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This article was originally published in Sunday Independent September / 2012 - You can find more information here -

HOW MUCH DO WE OWE OUR CHILDREN Written by Emily Hourican How much do we owe our children? For a while now, the answer to that one seems to have been ‘everything!’ Or certainly ‘the best we can manage.’ Which, translated into the real world, means, we owe them countless personal sacrifices, on every level, regardless of the cost to ourselves. My amateur interpretation of this is that we are over-compensating because deep down inside we know they have lost an awful lot in terms of freedom. The freedom to knock around for hours with pals, damming streams or trespassing orchards (yes, I know it sounds like Famous Five land, but even I did that stuff, not so long ago). The freedom to find out about grown-up things, like sex and luxury goods, at a leisurely pace that allowed time for plenty of misinformation and years of very gradual acclimatisation when you experimented with a bit of light petting and a trip to C&A. The freedom to believe that life would muddle itself out and that interesting jobs would be available to those who wanted them. Those freedoms are gone now, swallowed up in the headlong dash of modern life, and in their absence we are a) guilty and b) terrified that our children will be left behind. And so, enter the new world order. Children must be made the number one focus of our lives. Everything we do, we must do for them, to prepare them for the rigours of life ahead. As if they were, every one of them, little athletes in Olympic training. But I’m not sure that washes really. I mean, do I owe my kids 30 years in a job I hate, for example, so they can go to private school and do a million after-school activities all costing €200 a pop? Do I owe them my weekends, spent behind the wheel of a car as I drop them to various sports, play-dates and parties? Do I owe them years of shopping in Dunnes Stores so they can shop at Abercrombie & Fitch? More and more, I’m thinking – no. Now, I know that sacrificing themselves is what parents do – in the natural world this takes the form of throwing themselves between predators and their young, for example – and obviously I would willingly do the same thing. That’s Nature’s Imperative, a way of ensuring the species survives. And I also know that part of being a middle class parent is depriving yourself – of sun holidays maybe, or a second TV – so that your kids get the best possible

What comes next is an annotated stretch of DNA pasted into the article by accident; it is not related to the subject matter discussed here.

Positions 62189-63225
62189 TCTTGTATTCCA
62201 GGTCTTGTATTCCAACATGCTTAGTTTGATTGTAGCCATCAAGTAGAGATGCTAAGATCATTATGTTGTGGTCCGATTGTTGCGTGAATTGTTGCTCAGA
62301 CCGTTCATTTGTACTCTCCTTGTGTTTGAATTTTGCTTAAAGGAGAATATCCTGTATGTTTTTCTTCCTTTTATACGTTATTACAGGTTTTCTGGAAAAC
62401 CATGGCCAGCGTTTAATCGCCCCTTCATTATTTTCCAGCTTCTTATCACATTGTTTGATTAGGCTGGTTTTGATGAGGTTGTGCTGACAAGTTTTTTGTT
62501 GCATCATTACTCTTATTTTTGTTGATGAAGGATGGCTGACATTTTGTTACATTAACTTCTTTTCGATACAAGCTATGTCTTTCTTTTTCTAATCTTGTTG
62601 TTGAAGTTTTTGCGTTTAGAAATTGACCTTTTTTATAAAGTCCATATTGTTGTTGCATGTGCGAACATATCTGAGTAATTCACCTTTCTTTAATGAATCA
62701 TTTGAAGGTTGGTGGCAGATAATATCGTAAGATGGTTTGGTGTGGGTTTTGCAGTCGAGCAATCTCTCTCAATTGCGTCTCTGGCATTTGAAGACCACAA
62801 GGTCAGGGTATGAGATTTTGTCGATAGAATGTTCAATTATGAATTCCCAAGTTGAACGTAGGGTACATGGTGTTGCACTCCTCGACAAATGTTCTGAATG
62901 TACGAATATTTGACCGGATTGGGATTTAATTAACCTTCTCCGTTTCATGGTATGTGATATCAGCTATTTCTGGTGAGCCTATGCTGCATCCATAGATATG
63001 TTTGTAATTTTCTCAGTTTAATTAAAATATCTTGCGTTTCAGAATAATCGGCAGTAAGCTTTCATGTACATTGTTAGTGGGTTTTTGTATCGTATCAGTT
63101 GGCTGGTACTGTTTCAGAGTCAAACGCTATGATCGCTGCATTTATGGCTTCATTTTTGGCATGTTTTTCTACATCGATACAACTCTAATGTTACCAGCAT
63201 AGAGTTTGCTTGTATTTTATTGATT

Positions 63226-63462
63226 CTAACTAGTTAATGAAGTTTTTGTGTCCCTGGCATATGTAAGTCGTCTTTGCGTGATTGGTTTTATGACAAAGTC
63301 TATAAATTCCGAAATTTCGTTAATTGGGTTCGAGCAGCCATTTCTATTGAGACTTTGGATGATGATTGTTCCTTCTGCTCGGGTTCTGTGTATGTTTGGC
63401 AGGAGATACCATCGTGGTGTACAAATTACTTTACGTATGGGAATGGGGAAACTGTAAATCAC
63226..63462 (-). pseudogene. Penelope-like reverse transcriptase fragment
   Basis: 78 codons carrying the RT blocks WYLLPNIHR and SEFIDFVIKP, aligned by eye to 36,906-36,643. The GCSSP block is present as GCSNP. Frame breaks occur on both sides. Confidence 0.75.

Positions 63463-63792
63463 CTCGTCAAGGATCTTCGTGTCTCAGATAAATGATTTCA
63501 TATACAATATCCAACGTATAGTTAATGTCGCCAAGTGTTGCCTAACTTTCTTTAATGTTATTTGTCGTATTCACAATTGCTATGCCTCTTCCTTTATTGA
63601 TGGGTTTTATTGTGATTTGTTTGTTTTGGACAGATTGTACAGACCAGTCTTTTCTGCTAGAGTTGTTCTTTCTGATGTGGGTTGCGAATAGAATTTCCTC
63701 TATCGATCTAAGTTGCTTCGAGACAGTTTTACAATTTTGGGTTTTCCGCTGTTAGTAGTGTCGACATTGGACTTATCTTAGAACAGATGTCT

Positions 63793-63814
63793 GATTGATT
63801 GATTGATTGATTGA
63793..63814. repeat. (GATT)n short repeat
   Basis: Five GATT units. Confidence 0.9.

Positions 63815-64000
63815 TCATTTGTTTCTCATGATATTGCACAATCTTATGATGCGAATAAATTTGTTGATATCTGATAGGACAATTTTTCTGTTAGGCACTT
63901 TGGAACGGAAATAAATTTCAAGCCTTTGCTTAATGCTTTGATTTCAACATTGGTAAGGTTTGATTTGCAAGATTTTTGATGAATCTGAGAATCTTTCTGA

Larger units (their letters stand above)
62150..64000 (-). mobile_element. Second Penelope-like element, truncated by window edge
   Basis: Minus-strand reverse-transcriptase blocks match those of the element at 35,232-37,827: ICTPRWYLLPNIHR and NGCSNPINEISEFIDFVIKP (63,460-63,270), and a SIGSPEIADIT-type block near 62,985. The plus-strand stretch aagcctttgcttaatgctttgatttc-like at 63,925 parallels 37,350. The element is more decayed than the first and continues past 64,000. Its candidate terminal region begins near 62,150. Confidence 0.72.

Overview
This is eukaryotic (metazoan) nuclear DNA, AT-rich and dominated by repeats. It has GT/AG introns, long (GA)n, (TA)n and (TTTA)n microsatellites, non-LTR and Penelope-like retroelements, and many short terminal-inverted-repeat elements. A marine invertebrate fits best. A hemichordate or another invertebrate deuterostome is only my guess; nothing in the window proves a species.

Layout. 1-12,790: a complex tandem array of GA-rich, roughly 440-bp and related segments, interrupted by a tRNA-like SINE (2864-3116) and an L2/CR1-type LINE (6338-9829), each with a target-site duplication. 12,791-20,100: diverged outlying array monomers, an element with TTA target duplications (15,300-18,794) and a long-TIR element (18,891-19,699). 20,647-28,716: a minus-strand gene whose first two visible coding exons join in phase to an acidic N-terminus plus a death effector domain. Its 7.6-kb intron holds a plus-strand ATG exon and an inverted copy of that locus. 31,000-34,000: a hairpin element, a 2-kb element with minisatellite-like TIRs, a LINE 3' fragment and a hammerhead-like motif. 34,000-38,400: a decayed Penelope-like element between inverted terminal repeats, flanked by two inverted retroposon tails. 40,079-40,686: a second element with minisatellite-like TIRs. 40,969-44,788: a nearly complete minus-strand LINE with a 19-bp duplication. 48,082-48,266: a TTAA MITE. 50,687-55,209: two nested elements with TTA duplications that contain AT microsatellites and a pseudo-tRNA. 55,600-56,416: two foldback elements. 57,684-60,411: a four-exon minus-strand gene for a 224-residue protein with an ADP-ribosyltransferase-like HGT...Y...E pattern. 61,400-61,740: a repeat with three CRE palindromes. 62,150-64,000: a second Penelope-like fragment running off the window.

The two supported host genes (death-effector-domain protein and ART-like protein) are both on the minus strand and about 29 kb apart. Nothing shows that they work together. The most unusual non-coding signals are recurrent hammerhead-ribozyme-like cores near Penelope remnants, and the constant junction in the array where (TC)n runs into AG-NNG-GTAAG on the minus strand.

education. I’m fine with that. But there is a limit, and to me that limit kicks in when the sacrifice is more than you can bear. Say it’s a job that is going to take you away from home for two weeks out of every month? And that this is going to make you miserable, but the reward will mean maintaining a standard of living that the kids are used to? What then? Do you grit your teeth and get your passport renewed, focussing on the end result to get you through it? Do you owe it to them to stay in a relationship where you aren’t happy, forgoing all chance of finding someone else to love and who loves you, in order that your children have a stable family life? Will they thank you? I’m not so sure you do. After all, why should you be miserable just so your kids can be happy? And really, what chance do they have of being truly happy if you are miserable? Wont the sub-conscious knowledge of your unhappiness (that’s if you are really good at hiding it), mess up their own serenity? Of course it will. And we all know that. Which is the Achilles heel of the whole argument. A wise man said to me recently, “Whatever you do, they’ll hate you anyway, so you may as well suit yourself.” That might sound harsh, but actually I found it very liberating. Because he’s right. If you make them play tennis every second day, or practise piano for 15 minutes every evening, they’ll hate you for it. If you don’t, they’ll say you never gave them the chance to become aces or pros or whatever. Beggar yourself to send them to private school, and they will turn round and tell you they were miserable because all the other kids had private jets and teased them. Send them to the local national school and they will accuse you of scuppering their chances of greatness by not getting them taught by the Jesuits or the Holy Ghost Fathers. If you go and work in Saudi Arabia for ten months a year so as to afford all the material things they aspire to, they’ll say they have grown up emotionally damaged by the lack of your presence. This is their biological imperative – to turn on you and find in your careful, tentative, desperately hopeful managing of their early lives, the source and cause of all their misery. And so, knowing that, you are free to find a happy medium, released from the notion that every second of your life must be led for them. Having children is supposed to be a blessing, not a life-sentence, and so we need to start living it as if there is a bit of give and take on both sides. You’ll do your best, and after that, they should shut up and be grateful. About the author: Emily Hourican is a journalist and author based in Dublin, Ireland. More information can be found in

How much do we owe our Children - Emily Hourican  

- About the author: Emily Hourican is a journalist and author based in Dublin, Ireland. More information can be found in

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